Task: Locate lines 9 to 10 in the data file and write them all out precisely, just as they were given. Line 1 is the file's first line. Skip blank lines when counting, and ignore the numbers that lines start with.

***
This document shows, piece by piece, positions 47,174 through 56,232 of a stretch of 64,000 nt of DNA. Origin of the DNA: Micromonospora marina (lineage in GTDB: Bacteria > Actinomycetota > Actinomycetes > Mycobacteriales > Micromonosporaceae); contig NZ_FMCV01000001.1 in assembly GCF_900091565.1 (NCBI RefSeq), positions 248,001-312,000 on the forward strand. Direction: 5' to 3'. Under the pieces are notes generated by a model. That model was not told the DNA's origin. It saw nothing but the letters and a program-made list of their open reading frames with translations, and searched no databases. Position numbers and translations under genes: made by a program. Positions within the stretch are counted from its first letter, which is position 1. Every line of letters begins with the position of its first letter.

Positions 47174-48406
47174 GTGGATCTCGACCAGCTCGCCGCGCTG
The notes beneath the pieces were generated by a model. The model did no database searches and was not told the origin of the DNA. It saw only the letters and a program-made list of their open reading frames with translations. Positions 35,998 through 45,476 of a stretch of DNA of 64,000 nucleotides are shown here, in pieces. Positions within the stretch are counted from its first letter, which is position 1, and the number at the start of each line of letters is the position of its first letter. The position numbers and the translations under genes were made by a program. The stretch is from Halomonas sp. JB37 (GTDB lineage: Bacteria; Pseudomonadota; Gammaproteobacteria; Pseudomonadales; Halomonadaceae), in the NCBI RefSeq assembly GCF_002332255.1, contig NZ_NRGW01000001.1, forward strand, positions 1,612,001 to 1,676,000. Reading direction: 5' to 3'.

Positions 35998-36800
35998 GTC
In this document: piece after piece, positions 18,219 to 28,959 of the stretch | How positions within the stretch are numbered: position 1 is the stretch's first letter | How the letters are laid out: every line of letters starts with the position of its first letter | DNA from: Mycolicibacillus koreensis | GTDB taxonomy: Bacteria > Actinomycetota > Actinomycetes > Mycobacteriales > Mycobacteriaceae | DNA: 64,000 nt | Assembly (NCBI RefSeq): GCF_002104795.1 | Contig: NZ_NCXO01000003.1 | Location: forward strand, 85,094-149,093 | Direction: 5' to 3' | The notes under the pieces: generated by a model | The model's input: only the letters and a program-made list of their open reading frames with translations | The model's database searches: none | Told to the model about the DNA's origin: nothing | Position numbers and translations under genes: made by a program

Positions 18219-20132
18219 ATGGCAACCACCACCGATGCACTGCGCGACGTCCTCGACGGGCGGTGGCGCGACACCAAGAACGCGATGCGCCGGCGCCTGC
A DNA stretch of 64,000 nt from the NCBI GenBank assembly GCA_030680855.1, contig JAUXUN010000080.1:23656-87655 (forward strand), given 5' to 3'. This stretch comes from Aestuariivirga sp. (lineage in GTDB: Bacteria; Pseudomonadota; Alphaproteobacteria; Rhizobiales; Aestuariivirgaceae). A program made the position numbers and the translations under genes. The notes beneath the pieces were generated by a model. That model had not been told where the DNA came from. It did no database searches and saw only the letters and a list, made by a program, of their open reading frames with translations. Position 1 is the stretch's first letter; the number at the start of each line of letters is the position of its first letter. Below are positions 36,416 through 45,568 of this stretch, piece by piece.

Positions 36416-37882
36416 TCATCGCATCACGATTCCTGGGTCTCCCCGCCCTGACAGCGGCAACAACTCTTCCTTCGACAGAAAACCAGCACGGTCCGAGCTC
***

18219 ATGGCAACCACCACCGATGCACTGCGCGACGTCCTCGACGGGCGGTGGCGCGACACCAAGAACGCGATGCGCCGGCGCCTGC
A DNA stretch of 64,000 nt from the NCBI GenBank assembly GCA_030680855.1, contig JAUXUN010000080.1:23656-87655 (forward strand), given 5' to 3'. This stretch comes from Aestuariivirga sp. (lineage in GTDB: Bacteria; Pseudomonadota; Alphaproteobacteria; Rhizobiales; Aestuariivirgaceae). A program made the position numbers and the translations under genes. The notes beneath the pieces were generated by a model. That model had not been told where the DNA came from. It did no database searches and saw only the letters and a list, made by a program, of their open reading frames with translations. Position 1 is the stretch's first letter; the number at the start of each line of letters is the position of its first letter. Below are positions 36,416 through 45,568 of this stretch, piece by piece.